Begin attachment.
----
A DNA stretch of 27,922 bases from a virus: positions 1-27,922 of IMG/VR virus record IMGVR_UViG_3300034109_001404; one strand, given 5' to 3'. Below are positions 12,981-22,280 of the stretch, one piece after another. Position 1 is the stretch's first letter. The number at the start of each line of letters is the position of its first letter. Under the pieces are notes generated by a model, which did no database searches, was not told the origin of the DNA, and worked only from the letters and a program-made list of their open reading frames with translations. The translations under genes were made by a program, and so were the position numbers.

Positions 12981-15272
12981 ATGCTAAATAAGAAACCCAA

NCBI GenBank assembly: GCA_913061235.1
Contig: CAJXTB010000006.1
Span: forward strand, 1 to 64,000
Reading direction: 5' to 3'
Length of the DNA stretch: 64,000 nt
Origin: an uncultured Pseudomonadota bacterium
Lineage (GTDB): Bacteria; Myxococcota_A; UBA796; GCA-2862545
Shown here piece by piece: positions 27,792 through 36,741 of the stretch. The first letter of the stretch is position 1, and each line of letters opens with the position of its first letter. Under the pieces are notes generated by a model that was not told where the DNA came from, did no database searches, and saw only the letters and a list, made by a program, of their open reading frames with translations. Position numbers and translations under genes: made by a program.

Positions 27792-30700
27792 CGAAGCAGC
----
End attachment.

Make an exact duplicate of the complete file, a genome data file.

A DNA stretch of 27,922 bases from a virus: positions 1-27,922 of IMG/VR virus record IMGVR_UViG_3300034109_001404; one strand, given 5' to 3'. Below are positions 12,981-22,280 of the stretch, one piece after another. Position 1 is the stretch's first letter. The number at the start of each line of letters is the position of its first letter. Under the pieces are notes generated by a model, which did no database searches, was not told the origin of the DNA, and worked only from the letters and a program-made list of their open reading frames with translations. The translations under genes were made by a program, and so were the position numbers.

Positions 12981-15272
12981 ATGCTAAATAAGAAACCCAA

NCBI GenBank assembly: GCA_913061235.1
Contig: CAJXTB010000006.1
Span: forward strand, 1 to 64,000
Reading direction: 5' to 3'
Length of the DNA stretch: 64,000 nt
Origin: an uncultured Pseudomonadota bacterium
Lineage (GTDB): Bacteria; Myxococcota_A; UBA796; GCA-2862545
Shown here piece by piece: positions 27,792 through 36,741 of the stretch. The first letter of the stretch is position 1, and each line of letters opens with the position of its first letter. Under the pieces are notes generated by a model that was not told where the DNA came from, did no database searches, and saw only the letters and a list, made by a program, of their open reading frames with translations. Position numbers and translations under genes: made by a program.

Positions 27792-30700
27792 CGAAGCAGC